When the letter came from America, the nausea that Myeko experienced caused her not to open it for a month and she did not know why she did not simply destroy it. It sat on her bureau in the small room that her aunt and uncle had provided her. She had not propped it against the mirror as a reminder of its existence as she had in the past with letters from her pen pal but still its flat and inconspicuous presence weighed upon her. One day brought a dutiful lifting of the spirit and she took the letter to her small window that directly overlooked the flowing waters of the Kyo River on whose bank her aunt and uncle had rebuilt their house.
Her uncle often told the story of their escape. How they had been breakfasting on the veranda that hot August morning. They had finished eating and were idly watching one or two small skiffs sail by when a light “like the snowy peak of Mt. Fuji exploding” replaced the ordinary light of morning. In a moment they found themselves flying out of their seats and airborne, their breakfast table and chairs magically about them, and her uncle saw the skiffs also caught up whether on a wave or in the air he could not tell. The next moment he was in the water with his wife clutching at him. Of his house he could see no more than the foundations on the river bank. Where had it gone? A special wind, he marveled, had carried him and his wife to safety. It had privileged them, he would now declare, to honour the dead and to care for their surviving niece.
Myeko sat in the chair that she kept by the window for the view and looked again at the familiar return address: Jonathan Springborne … New Hampshire, U.S.A. Fingering the foreignness of the paper and gazing at the line of stamps, she cut open the soiled and creased blue envelope and withdrew the letter within. Six years had passed but she recognized the carefulness of the hand in the large awkward script and an old feeling of companionship that she had forgotten passed through her as she began slowly to read.
This will be my last letter for awhile as the previous three have been returned to me, and I have not heard from you.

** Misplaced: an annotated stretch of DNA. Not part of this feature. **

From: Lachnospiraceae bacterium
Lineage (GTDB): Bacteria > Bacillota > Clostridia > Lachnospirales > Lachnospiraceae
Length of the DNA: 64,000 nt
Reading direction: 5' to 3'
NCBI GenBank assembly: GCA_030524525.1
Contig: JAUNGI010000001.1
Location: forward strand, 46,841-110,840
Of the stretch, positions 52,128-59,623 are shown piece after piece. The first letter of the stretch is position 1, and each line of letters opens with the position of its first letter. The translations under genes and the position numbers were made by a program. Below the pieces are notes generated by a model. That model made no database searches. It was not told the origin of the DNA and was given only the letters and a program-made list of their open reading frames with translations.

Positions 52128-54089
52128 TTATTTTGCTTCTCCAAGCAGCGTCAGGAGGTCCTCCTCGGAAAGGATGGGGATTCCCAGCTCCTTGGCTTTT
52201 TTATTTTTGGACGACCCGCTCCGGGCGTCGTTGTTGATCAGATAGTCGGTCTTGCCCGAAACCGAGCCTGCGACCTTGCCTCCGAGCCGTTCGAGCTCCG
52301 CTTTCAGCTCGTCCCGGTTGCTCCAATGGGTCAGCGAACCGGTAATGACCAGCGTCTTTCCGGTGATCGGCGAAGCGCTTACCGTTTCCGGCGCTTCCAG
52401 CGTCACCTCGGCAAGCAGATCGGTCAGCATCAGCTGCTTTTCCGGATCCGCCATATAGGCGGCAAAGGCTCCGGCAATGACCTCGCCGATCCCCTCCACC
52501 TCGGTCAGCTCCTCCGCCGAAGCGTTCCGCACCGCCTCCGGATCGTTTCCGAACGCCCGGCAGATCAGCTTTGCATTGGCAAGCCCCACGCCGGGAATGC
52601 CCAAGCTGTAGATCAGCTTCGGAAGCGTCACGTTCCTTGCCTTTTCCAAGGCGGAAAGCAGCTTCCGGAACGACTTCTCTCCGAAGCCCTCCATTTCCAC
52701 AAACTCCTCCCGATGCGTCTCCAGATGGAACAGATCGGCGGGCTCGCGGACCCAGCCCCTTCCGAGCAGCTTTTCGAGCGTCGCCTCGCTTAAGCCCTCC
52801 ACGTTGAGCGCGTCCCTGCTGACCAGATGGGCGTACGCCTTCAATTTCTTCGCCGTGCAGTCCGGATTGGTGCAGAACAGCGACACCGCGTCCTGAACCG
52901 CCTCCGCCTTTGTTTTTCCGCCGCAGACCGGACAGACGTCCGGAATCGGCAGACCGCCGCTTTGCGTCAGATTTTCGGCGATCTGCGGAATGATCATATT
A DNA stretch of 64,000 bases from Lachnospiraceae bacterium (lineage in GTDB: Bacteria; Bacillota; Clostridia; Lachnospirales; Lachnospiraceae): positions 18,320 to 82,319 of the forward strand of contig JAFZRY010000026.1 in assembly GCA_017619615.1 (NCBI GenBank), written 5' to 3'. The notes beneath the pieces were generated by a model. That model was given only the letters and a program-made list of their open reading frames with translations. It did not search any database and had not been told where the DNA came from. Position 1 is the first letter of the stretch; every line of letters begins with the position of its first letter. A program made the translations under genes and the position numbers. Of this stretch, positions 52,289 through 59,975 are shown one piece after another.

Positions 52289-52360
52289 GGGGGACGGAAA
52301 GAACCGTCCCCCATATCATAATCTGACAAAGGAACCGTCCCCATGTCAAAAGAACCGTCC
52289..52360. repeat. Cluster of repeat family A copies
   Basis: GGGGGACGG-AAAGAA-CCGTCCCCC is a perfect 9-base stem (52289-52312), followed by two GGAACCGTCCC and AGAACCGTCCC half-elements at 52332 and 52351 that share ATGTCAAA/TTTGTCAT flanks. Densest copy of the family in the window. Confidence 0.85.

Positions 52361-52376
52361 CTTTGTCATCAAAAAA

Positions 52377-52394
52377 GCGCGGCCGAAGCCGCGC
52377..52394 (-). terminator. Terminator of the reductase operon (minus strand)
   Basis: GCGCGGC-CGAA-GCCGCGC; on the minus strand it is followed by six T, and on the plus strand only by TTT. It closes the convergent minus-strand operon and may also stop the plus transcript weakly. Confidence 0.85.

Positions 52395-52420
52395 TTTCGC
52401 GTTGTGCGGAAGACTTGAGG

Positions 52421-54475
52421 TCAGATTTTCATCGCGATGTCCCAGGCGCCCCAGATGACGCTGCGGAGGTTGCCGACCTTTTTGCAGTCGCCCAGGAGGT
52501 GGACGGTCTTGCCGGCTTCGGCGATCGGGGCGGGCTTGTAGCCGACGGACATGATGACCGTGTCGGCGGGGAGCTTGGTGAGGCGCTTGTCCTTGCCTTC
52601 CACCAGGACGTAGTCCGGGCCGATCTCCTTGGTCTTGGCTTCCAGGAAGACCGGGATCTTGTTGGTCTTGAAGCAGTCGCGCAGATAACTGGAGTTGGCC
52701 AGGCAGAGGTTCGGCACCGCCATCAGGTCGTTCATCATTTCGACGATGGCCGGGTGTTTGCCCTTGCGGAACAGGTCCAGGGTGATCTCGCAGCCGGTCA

It makes me very sad that our two countries are at war and I hope that one day our correspondence may continue again. In all likelihood, with things the way they are, I shall be drafted when I come of age if I have not already signed up. What can you do when your country is at war, and was attacked? I cannot tell you how much I hate the idea now that I have come to know you. What would you think of me as a soldier fighting against your people? I can only imagine.
As I said in my other letters, I managed to get a translation of The Tale Of Genji (I had to send to New York for it!) and I have been reading it along with the original that you sent me. It amazes me how refined and developed was Japanese society at a time when, quite frankly, my people had not so much to boast about. (Between you and me, I would far prefer to find myself in Europe fighting against the Germans.) How are you managing with The Last Of The Mohicans? The language is very flowery and poetic for the subject matter but Mr. Cooper gives a good idea of what this land and the spirit of its people are like.
Did I tell you that I plan to study forestry? This spring will see my last year of high school. What are your thoughts for the future? I cannot wait for this war to end. Even though I am an American, there are other things I would like to do than shoot a gun. We are not very good at geography, you know, and if we happen to win, I do hope that Hiroshima escapes the fighting.
Do try and write to me! A letter might get through and that would be especially wonderful at this time.
Your friend, Jonathan
She smiled when she finished and, without rereading any of it, she carefully refolded and deposited the letter with its boyish sentiments in one of her bureau drawers. She would not casually throw it away and neither would she particularly treasure it. Sufficient to put it out of sight and out of mind. She had struggled to read it. The Last Of The Mohicans had gone with everything else and the English of her school years had long been fading.